• Article
    Introduction: Studies on upper limb constraint-induced movement therapy (CIMT) showed that using number of repetitions of task practice is effective. The aim of this study is to translate this to the lower limb. Method: The study is a randomised controlled trial (RCT) comparing a protocol using number of repetitions with a protocol using hours of task practice. Stroke patients with asymmetrical stance, ability to stand and walk with minimal assistance, and with no significant cognitive impairment will be randomised into two groups, A and B. Group A will perform 600 repetitions of tasks per day, 5 days a week for four weeks. Group B will perform task practice for three hours a day for the same period. In both groups, participants will be asked to restrict the use of the unaffected limb during the training session (behavioural constraint). Outcomes of the study will be assessed using lower limb Fugl Meyer, lower extremity motor activity log (LE-MAL), Rivermead mobility index (RMI), Berg balance scale (BBS), modified Ashworth scale (MAS), 6-minute walk test (6MWT) and 10-metre walk test (10MWT). Demographic characteristics of the participants will be analysed using descriptive statistics; while the data on the outcomes of interest will be analysed using t-test and repeated measures ANOVA or the non-parametric equivalent.
  • Article
    Full-text available
    Mammalian motor cortex consists of several interconnected subregions thought to play distinct roles in voluntary movements, yet their specific role in decision making and execution is not completely elucidated. Here we used transient optogenetic inactivation of the caudal forelimb area (CFA) and rostral forelimb area (RFA) in mice as they performed a directional joystick task. Based on a vibrotactile cue applied to their forepaw, mice were trained to push or pull a joystick after a delay period. We found that choice and execution are temporally segregated processes. CFA and RFA were both essential during the stimulus delivery for correct choice and during the answer period for motor execution. Fine, distal motor deficits were restricted to CFA inactivation. Surprisingly, during the delay period neither area alone, but only combined inactivation was able to affect choice. Our findings suggest transient and partially distributed neural processing of choice and execution across different subregions of the motor cortex.
  • Chapter
    Advances in the fields of medicine, biology, physiology, and electronics have ushered in the development of a wide variety of devices to interface with the nervous system in order to restore sensory or motor function after an injury or disease. This field of neural prosthetic devices has now made an important advancement from using the activity of peripheral nerves or muscles to acquire a control signal to implanting devices directly into the brain or central nervous system (CNS) to extract command signals from populations of single neurons regarding the intention to move and to stimulate into the CNS to restore some kind of sensory information. This technological achievement to open novel lines of communication between the populations of single neurons and external devices is often referred to as Brain–Machine Interfaces (BMI) or neurorobotics. This chapter will focus on this fast growing field of neurorobotics in which CNS neuroprosthetic devices that use recording microelectrodes in the brain to capture information from populations of single neurons to create a command signal for a device or machine that can then restore some function to the patient.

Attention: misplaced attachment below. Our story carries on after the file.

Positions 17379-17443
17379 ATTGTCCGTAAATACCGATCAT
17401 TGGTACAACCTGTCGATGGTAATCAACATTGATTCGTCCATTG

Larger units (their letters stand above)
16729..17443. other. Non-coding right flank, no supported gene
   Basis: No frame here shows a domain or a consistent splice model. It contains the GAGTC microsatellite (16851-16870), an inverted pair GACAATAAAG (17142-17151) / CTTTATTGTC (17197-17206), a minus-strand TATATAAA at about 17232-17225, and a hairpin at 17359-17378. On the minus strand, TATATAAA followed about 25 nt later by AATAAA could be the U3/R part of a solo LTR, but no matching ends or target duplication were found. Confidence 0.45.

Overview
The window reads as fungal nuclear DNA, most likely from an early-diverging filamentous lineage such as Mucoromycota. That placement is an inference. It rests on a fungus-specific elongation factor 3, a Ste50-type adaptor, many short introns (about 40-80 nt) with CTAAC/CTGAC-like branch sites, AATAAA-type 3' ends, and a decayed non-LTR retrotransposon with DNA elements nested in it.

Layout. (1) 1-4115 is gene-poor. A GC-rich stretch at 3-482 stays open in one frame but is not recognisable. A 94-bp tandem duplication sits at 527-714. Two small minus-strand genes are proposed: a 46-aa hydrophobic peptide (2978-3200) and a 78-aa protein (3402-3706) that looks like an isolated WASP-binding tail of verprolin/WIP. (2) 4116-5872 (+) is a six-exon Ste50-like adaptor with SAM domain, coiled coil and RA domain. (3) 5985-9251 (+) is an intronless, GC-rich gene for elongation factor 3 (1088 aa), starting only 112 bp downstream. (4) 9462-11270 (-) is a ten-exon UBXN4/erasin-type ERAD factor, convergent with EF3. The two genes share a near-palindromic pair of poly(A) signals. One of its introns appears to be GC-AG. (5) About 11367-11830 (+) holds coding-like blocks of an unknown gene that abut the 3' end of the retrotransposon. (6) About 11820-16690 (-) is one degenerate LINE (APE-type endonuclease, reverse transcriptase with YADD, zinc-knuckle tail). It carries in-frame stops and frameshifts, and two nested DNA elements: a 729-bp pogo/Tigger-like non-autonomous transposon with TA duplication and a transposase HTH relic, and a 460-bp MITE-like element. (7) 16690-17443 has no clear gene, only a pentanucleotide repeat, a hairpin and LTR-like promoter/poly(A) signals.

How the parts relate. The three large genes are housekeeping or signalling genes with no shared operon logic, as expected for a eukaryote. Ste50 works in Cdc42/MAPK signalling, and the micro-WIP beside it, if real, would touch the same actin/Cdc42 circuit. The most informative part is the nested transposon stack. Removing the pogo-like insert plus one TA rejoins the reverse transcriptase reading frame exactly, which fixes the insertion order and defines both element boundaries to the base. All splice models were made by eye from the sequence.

• Article
    The behavioural impairments and subsequent recovery were studied in rats with circumscribed unilateral lesions in the somatic sensorimotor cortex (SMC). Lesions were made in the caudal forelimb region (CFL), the rostral forelimb region (RFL), the anteromedial cortex (AMC) or the hindlimb area. Rats with damage in the CFL produced a deficit in placing the forelimb contralateral to the lesion during exploratory locomotion on a grid surface. Rats with AMC damage circled in the direction ipsilateral to the lesion. Lesions in the CFL or AMC produced an ipsilateral somatosensorimotor asymmetry on the bilateral-stimulation test (responding to adhesive patches placed on the contralateral forelimb was slower) that recovered in 7 days following AMC lesions or 28 days following CFL lesions. Finally, RFL lesions produced an ipsilateral asymmetry on the bilateral-stimulation task that was more severe and enduring (recovery in 60 days). After behavioral recovery, the effects of an additional lesion placed in the homotopic contralateral cortex were examined (two-stage bilateral lesion). Rats receiving two-stage bilateral lesions in the RFL or CFL responded slower to tactile stimulation of the forelimb contralateral to the second lesion. In the case of CFL-damaged rats, placing deficits also appeared contralateral to the most recent injury. In contrast, rats receiving two-stage bilateral AMC lesions did not exhibit behavioral asymmetries following the second lesion. These results provide evidence to suggest that subdivisions of the rat SMC can be distinguished with lesion/behavioral experiments. Moreover, a comparison of the effects of unilateral and two-stage bilateral lesions may help in the parcellation of the rat SMC into functionally distinct subareas and provide a basis for studying the processes of recovery and maintenance of function following brain damage.
  • Integrative and Molecular Approaches to Brain Function, edited by Use-dependent alterations of movement representations in primary motor cortex of adult squirrel monkeys
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  • AND support for the presence of a premotor or supplementary motor cortical area